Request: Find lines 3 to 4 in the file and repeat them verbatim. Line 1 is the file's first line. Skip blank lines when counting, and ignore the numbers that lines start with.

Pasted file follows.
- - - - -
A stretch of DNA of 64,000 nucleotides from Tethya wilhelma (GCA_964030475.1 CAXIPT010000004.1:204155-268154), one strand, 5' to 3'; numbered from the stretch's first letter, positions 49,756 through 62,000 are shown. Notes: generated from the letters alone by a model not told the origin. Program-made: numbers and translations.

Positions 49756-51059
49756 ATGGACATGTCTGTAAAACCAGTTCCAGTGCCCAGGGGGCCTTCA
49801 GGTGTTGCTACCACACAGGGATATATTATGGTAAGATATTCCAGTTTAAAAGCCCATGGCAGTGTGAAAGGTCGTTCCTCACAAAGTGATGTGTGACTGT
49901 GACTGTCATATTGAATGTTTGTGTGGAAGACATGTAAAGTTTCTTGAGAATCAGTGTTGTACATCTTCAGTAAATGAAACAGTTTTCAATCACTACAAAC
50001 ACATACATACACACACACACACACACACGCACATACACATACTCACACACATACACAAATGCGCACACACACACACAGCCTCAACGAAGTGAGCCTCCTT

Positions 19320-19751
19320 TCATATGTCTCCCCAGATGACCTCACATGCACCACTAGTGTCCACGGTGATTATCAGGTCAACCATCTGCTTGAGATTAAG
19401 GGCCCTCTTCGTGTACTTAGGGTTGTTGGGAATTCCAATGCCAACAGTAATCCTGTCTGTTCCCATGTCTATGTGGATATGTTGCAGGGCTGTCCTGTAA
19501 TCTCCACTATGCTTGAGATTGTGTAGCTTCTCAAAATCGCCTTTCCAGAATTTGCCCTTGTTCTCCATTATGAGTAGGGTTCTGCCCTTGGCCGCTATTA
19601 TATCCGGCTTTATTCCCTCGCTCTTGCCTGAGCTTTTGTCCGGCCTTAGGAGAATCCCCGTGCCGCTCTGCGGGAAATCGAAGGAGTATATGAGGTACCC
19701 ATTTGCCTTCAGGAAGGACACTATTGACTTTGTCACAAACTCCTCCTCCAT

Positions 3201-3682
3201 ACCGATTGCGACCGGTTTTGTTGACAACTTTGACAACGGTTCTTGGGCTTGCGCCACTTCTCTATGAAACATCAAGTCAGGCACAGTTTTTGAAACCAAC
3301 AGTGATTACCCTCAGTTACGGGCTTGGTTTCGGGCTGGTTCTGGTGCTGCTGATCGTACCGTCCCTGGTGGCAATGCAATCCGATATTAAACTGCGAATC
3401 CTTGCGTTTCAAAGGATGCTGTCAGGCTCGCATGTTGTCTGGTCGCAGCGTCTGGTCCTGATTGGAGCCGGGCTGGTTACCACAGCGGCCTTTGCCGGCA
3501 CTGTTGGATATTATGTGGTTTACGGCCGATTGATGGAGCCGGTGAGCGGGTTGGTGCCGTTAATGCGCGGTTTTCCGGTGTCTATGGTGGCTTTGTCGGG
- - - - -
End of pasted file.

49756 ATGGACATGTCTGTAAAACCAGTTCCAGTGCCCAGGGGGCCTTCA
49801 GGTGTTGCTACCACACAGGGATATATTATGGTAAGATATTCCAGTTTAAAAGCCCATGGCAGTGTGAAAGGTCGTTCCTCACAAAGTGATGTGTGACTGT